On 7 November midnight (Beijing Time), China’s League of Legends squad “Edward Gaming” won the 2021 World Championships, with hundreds of millions of Chinese esports lovers watching the game streamed from Iceland.
China’s appearance in the finals has aroused national interest in esports, with this win a sign of Chinese excellence in another competitive area of global events. Over 500 million Chinese people watched the livestream on Bilibili alone, China’s version of YouTube, with many others viewing on a host of platforms.
Others crowded in pubs, restaurants, internet café, shopping malls, and even on the streets to watch the phenomenal esports game broadcasted on the public screens. Within 24 hours before the game, “EDG” (Edward Gaming) was searched 6000% more times on Baidu (China’s Google) than last year.
Tencent’s QQ, a popular instant communication app amongst young people, even experienced intermittent breakdowns during the weekend, such as the frenzy and excitement towards the Chinese esports team. At the time of writing, posts with the hashtag #League of Legend S11# have been viewed over 9.5 billion times on Weibo.
With this level of success and national spotlight afforded, the already large market of video games and more importantly, that of esports as a career, have become a real possibility within China.
Esports is gaining a solid foothold in China with three main driving forces behind this push. Firstly, games like League of Legends are already very popular and still growing in the market, with these tactical team games being the focus of most major esports events globally.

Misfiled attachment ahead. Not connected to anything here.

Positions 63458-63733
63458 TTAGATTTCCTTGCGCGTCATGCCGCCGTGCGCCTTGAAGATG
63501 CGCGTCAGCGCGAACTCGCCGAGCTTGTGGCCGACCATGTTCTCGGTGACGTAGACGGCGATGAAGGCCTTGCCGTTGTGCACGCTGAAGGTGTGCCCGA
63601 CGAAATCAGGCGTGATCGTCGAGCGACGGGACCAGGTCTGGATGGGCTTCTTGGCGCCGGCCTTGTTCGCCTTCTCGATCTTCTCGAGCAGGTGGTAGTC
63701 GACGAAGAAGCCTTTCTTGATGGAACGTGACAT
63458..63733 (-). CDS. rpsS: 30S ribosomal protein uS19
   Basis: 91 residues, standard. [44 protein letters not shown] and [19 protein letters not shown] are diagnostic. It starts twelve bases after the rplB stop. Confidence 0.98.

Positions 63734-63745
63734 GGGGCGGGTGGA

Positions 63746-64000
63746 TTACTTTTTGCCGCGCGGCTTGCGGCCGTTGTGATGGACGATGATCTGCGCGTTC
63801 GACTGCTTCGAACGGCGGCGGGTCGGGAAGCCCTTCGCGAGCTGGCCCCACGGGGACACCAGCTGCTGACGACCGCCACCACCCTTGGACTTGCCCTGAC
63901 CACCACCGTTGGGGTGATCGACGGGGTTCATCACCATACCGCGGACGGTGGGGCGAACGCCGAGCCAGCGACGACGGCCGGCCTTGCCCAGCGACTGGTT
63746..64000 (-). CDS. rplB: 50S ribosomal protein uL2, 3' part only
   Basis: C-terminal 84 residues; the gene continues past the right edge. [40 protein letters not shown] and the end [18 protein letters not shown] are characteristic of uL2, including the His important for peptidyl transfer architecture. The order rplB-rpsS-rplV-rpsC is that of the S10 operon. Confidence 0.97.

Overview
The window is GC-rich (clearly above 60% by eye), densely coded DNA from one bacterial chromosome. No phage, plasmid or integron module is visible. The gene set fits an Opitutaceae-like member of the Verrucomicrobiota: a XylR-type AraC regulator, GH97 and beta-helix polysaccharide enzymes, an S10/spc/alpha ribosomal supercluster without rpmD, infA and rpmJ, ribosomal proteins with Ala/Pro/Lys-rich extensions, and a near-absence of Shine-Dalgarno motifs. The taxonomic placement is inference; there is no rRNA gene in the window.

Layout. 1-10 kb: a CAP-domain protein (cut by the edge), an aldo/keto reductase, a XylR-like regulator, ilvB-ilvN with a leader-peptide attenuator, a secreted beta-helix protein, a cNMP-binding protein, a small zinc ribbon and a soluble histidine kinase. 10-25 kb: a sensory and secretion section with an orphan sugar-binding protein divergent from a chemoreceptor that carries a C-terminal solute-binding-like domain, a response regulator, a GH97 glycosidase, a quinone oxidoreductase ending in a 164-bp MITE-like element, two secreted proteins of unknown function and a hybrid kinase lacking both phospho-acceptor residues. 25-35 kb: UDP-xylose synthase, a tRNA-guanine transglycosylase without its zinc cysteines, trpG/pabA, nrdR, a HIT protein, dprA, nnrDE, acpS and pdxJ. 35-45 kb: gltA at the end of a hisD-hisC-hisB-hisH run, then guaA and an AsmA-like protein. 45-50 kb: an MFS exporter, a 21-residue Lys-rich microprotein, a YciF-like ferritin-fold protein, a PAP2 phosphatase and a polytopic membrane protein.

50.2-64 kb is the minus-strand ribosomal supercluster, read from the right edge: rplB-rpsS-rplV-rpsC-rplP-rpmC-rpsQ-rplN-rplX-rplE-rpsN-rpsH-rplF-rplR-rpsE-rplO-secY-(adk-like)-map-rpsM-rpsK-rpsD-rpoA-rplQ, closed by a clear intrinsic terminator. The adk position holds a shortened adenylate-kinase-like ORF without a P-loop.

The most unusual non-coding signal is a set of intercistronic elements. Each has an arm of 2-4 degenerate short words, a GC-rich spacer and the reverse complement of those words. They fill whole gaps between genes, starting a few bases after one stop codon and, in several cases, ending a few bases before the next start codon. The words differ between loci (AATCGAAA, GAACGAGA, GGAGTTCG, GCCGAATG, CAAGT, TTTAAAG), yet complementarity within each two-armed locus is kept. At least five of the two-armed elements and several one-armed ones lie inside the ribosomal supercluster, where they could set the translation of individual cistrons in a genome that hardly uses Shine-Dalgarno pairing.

Secondly, China has recognised esports as a sport and a career option. Eight esports titles have been confirmed as medal events on the 2022 Asian Games in Hangzhou, including League of Legends, Dota 2, and FIFA.
Thirdly, and most importantly, the financial backing from companies looking to leverage this new market is what has made these careers possible. With large-scale brands able to finance teams to hone their skills, as well as promote and advertise the events, there is an ability for them to make money and therefore open this market.
The crowned team EDG is owned by the eldest son of Hopson Development’s founder, Zhu Mengyi. Hopson is the first Chinese real estate company whose sales reached 10 billion RMB ($1.56 billion), and who planned to acquire half of Evergrande’s stock in its property unit last month.
Zhu’s son founded the EDG squad in 2013 and received sponsorships from ten major companies for this World Finals, including Tencent, Intel, Red Bull, and TCL. Sponsorship is a major income for esports clubs, and they come from optimism for the fast-growing market.
In China alone last year, esports sales reached over 136.5 billion RMB ($21.35 billion), increasing by 44.16% year on year whilst esports gamers also increased to 488 million people, up by nearly 10%, indicating a great potential to tap into.
This extensive increase in uptake financially and by the younger generation is the driving factor behind the success of an esports culture and work-life. By having such a backing, they are able to appeal to large companies who can utilise their income and expertise to advance these games further and ultimately make large profits off of them.
The Chinese esports market seems destined to expand over the coming years and it will be a question of just how rapidly it does so, with companies pushing further into what is a rather safe new market.